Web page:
Manoah would be likely to feel as much surprise as did his wife, while he listened to the history of the remarkable vision, and heard the nature of the angel's communication. " What was he like?” and “Where did he come from ?” he exclaims, as the strange tale is told. “ His countenance was like the countenance of an angel of God, very terrible; but I asked him not whence he came, neither told he me his name," replies his wife.
Manoah seems to have felt no doubt as to the reality of his wife's vision. We find him, indeed, earnestly praying that he might be favoured with a repetition of the angel's visit, on the plea that he might receive more detailed instructions as to the training of the promised child. His petition is accepted by God, and a speedy answer is accorded.
But on the occasion of his second visit, it is again to the woman that the angel appears as she sat in the field. Why this should have been the case we cannot determine, though, from the subsequent facts of the narrative, we infer that the wife of Manoah was a woman who honoured God by her diligent and earnest piety, and therefore one whom God delighted to honour; “for His counsel is with them that fear Him." It may be that Manoah's wife waited in assured expectation that her husband's prayer would be answered, and that thus her faith was rewarded.
On the second appearing of the angel the wife of Manoah at once calls her husband, who hastens to the field to greet the angelic stranger, and with the straightforwardness which marks his character, simply asks, “Art thou the man that spakest unto the woman ?" And he said, “I am.' “Now let thy words come to pass,” exclaimed Manoah. "How shall we order the child, and what shall we do unto him ?” And the angel of the Lord said unto Manoah, “Of all that I said unto the woman let her beware; she may not eat of anything that cometh of the vine, neither let her drink wine nor strong drink, nor eat any unclean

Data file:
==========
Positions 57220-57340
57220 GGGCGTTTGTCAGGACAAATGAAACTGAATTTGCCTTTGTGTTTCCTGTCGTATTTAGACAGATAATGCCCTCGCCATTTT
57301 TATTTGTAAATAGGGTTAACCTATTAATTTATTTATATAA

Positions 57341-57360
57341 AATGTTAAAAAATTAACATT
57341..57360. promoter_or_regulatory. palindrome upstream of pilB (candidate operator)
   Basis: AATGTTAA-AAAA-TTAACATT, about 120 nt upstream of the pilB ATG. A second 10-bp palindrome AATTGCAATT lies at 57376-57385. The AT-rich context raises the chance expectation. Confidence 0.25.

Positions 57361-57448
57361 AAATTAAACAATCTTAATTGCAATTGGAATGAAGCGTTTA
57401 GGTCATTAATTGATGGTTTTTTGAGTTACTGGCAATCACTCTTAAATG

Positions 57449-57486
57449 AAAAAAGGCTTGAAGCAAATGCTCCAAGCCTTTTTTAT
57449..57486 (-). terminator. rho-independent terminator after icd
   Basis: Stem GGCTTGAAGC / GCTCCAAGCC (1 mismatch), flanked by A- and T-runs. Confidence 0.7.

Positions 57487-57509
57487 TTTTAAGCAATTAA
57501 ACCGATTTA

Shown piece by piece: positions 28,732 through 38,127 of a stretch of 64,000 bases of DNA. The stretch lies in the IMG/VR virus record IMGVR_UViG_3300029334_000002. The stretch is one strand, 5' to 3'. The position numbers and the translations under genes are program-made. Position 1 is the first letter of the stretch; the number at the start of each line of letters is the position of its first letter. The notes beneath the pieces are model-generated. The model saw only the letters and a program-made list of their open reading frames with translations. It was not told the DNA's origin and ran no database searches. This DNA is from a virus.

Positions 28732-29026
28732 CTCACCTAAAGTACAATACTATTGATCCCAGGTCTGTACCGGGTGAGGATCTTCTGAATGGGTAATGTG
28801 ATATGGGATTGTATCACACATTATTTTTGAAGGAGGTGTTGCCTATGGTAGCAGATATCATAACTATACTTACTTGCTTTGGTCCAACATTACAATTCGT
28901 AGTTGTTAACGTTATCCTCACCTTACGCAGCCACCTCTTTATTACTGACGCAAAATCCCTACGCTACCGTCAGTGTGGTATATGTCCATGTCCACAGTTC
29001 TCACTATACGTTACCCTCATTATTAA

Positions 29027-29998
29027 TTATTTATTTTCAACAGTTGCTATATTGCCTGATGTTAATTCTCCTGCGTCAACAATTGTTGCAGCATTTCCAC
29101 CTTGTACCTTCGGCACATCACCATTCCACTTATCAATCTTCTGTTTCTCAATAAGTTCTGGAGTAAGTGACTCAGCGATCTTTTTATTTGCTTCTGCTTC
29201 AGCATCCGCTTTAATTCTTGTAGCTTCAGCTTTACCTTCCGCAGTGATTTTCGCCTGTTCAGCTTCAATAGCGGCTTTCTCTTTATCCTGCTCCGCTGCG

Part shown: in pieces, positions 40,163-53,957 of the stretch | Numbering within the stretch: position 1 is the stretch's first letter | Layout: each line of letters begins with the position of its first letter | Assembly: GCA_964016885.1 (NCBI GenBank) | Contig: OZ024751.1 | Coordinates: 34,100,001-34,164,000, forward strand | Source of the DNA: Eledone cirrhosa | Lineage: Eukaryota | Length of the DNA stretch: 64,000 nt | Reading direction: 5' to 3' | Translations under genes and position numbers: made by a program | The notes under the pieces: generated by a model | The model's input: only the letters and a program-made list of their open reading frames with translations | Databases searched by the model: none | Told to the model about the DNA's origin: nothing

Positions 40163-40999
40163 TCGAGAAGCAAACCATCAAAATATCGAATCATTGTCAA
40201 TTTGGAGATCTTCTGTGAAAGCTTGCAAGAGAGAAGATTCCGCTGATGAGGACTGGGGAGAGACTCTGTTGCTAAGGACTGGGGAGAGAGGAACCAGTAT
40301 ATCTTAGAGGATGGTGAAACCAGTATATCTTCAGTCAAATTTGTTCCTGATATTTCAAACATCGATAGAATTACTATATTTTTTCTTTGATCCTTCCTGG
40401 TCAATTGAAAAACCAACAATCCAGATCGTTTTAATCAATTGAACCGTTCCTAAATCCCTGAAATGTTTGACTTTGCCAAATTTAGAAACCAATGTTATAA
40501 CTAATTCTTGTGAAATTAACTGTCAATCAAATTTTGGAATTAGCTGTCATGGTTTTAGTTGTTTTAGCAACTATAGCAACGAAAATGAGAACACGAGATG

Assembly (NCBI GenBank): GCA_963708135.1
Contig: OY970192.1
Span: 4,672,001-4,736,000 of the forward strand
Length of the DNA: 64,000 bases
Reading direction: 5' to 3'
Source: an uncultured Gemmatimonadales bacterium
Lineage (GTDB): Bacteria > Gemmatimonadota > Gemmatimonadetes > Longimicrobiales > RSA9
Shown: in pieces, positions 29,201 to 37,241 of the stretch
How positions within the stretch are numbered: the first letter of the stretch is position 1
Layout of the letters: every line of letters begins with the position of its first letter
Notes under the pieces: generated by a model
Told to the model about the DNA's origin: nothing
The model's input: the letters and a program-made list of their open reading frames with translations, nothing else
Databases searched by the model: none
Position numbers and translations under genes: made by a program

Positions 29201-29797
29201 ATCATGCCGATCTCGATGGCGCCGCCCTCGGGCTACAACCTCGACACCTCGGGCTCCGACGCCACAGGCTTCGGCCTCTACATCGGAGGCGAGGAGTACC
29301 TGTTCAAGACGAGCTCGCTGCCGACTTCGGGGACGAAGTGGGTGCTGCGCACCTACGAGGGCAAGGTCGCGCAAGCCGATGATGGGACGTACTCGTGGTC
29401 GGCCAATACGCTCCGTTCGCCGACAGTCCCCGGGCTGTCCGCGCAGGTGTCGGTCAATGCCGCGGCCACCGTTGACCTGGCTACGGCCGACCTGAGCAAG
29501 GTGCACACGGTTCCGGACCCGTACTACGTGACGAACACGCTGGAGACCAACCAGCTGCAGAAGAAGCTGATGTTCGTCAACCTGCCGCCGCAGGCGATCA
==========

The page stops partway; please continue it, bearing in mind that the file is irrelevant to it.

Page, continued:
thing." At his first interview with the woman the angel had also commanded that the child should be a Nazarite unto God from his birth, and that no razor should come upon his head, implying that he should be physically and intellectually pre-eminent. Manoah, however, asks no more at this time, nor does he seek a repetition of the promise. “Hath the Lord said, and shall He not do it?” This argued no small amount of faith on Manoah's part; although strong excitement might afterwards have betrayed him unto unworthy distrust of God's goodness. His anxiety to receive heavenly instruction respecting the training of the child who was thus wondrously promised, was in itself commendable. From the unusual manner in which his birth was foretold, Manoah might reasonably expect that he was to be raised up for some important purpose ; and therefore it was more especially incumbent on him to seek Divine guidance as to his early education. In the first years of his life the child would receive a bias for good or for evil; and every parent would do well to emulate Manoah's example by earnestly seeking the wisdom so much needed and so liberally promised. Happy is that father who is thus divinely fitted for his sacred task!